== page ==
Wes Funk, a local author known for his captivating literary portrayal of modern-day Saskatchewan, passed away suddenly in his sleep Thursday at the age of 46.
He penned such books as Dead Rock Stars and Cherry Blossoms, and hosted the weekly Shaw TV show Lit Happens for several years.
“There’s this idea of Saskatchewan literature, that it has to be this forced imagery of grain elevators, and he wrote about a more real, modern Saskatchewan,” friend and fellow author Craig Silliphant said.
Funk’s work was inspired heavily by his own life and often included mention of real landmarks from Saskatoon, where he was based, and across the province. Born into a Mennonite household in rural Saskatchewan, Funk not only came out as gay to his family, but later forged a life for himself as a self-publishing freelance author and illustrator.
Friend, and illustrator of Dead Rock Stars, Kevin Hastings said his moments with Funk were never wasted on small talk.
“He’s just open and caring there was no real fakeness to him,” Hastings said. “He had this light, this magnetism and he was unabashedly nerdy; he had a Wonder Woman tattoo on his chest.”
The last time the pair spoke was at the Saskatoon Word on the Street, where they gave a presentation together. They also spent time together at a booth at the Saskatchewan Comic and Entertainment Expo.
He was unabashedly nerdy.
Funk also helped promote local literature as the Saskatoon program coordinator for the Saskatchewan Writers’ Guild (SWG) for six months. He held workshops and offered advice to fellow writers.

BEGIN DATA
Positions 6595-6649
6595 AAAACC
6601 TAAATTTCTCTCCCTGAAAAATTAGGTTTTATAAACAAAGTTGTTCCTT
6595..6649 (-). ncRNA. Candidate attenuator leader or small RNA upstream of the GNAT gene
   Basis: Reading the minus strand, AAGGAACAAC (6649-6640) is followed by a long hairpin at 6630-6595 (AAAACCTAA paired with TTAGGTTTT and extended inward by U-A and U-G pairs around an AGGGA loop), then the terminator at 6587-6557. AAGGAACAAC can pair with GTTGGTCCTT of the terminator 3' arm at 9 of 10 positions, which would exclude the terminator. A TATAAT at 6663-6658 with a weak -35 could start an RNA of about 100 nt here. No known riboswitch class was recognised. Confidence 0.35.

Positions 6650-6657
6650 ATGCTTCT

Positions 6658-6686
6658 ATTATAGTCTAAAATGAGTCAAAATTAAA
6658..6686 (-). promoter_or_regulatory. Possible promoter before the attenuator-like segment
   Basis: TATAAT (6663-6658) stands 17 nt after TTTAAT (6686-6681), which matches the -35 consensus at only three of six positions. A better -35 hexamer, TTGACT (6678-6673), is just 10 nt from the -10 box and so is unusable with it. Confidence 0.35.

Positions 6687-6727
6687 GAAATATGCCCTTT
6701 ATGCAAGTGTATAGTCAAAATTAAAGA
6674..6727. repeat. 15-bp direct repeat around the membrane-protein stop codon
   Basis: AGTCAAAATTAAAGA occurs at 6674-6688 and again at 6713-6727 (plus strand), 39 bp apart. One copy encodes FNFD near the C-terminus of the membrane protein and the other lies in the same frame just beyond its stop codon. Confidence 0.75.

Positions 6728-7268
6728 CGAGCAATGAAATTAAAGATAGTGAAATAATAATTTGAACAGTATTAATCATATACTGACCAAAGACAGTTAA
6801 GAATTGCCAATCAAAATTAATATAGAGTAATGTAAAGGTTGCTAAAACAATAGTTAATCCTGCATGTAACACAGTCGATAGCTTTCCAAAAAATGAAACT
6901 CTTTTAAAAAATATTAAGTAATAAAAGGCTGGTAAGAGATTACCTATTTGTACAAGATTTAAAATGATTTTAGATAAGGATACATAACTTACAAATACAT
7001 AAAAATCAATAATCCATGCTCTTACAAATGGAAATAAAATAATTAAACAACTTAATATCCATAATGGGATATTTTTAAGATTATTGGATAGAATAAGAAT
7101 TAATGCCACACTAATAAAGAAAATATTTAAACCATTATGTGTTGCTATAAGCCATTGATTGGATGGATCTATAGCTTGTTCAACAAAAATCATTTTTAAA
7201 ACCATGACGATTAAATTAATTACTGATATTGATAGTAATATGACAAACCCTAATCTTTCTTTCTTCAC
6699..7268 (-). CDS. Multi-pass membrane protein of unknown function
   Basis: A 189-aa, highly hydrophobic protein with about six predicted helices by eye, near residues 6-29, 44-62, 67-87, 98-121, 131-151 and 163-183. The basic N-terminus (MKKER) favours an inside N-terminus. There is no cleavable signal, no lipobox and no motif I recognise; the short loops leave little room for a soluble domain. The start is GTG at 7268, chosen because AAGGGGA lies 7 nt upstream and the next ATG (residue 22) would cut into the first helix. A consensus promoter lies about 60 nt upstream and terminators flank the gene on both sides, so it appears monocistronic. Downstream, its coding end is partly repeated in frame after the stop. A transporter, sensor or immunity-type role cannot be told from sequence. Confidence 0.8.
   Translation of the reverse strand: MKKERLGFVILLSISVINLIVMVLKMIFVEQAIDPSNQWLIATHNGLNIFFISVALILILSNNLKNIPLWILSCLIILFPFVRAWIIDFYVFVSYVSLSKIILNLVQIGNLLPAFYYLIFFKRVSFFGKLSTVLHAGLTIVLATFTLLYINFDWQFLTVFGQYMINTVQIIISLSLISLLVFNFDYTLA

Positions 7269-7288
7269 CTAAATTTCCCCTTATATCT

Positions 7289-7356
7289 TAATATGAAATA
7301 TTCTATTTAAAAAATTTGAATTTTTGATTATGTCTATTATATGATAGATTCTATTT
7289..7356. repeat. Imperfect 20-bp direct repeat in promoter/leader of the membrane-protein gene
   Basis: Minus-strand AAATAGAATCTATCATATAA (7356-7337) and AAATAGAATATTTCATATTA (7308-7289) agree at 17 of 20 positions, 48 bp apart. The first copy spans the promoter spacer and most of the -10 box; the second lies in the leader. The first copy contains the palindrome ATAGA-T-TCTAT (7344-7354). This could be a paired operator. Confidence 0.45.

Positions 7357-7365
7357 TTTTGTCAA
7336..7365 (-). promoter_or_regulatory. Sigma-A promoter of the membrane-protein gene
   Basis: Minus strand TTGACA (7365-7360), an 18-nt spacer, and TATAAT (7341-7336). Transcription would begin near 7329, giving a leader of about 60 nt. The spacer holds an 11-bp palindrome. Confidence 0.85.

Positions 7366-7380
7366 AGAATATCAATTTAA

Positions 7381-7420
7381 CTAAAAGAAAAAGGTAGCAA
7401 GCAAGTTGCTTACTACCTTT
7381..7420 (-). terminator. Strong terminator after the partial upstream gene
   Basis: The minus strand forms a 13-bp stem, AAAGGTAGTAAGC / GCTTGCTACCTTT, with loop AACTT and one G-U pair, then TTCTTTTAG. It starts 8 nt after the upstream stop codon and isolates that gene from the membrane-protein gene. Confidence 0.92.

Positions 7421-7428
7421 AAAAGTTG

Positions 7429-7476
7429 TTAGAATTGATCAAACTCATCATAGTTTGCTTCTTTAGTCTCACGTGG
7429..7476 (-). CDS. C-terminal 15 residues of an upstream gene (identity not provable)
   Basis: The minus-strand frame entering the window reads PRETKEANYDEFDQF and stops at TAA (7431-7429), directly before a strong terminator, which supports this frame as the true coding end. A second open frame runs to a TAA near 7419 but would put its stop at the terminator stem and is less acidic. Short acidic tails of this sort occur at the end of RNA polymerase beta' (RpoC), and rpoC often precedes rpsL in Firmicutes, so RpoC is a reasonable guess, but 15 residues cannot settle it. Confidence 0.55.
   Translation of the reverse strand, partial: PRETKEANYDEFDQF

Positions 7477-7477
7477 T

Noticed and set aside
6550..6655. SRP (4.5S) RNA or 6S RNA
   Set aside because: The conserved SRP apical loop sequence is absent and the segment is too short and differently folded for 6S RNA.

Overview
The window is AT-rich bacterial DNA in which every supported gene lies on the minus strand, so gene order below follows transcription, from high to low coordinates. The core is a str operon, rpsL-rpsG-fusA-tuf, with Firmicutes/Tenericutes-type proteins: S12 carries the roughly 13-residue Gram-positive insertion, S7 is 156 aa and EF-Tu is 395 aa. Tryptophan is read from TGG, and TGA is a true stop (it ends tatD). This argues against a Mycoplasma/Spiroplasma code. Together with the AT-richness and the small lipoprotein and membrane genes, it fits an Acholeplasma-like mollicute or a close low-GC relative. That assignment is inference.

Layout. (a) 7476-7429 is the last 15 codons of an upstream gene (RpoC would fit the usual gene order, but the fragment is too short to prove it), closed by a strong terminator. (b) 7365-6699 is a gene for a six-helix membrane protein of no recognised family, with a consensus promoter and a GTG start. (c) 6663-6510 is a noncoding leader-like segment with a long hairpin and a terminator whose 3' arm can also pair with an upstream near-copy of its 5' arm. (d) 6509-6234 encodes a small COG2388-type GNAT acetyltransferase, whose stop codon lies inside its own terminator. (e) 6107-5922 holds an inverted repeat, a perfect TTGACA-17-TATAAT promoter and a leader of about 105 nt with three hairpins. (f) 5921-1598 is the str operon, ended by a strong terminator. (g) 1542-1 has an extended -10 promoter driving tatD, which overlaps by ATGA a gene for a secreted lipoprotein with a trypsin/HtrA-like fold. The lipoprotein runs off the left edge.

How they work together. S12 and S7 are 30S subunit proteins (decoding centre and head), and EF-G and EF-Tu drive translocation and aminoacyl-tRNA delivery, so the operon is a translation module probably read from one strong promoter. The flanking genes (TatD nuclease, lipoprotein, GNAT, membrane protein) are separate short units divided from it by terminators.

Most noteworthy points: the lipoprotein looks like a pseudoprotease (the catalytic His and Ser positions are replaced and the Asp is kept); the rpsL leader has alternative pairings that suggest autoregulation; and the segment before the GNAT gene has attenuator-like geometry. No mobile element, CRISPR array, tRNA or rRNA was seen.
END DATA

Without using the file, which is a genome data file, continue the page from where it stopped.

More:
“He was just so vibrant and alive and doing so many things,” SWG executive director Judith Silverthorne. “He was just amazing. I’m just quite devastated.”
Silliphant recalls that Funk had the ability to connect with nearly everyone he met and made friends quickly.
“When he showed on the (radio) station (for an interview) I had a Clash London Calling coffee mug in my hand and he looked up at me and smiled and lifted up his bag and it was a Clash London Calling bag,” he said. “And so from that moment on we were good friends.”
Funk had recently moved to Edmonton and Hastings said he was quick to start door knocking on local bookshops and promote his work. Hastings said he had talked about starting a Lit Happens in Edmonton and returning to Saskatoon every few months to record a Saskatoon show.
Hastings said Funk had back surgery two weeks ago and had been in constant pain.
An autopsy will confirm the cause of death. On social media, friends suggested Funk may have accidentally over medicated.
Once the autopsy is finished, friends and family hope to host a celebration of Funk’s life in Saskatoon in the near future. They plan to bury him next to his twin sister, who passed away when they were young.
Hastings said Funk’s former partner wants to honour Funk’s final wishes.
“He wants everyone to embrace their inner nerd and show up in costume.”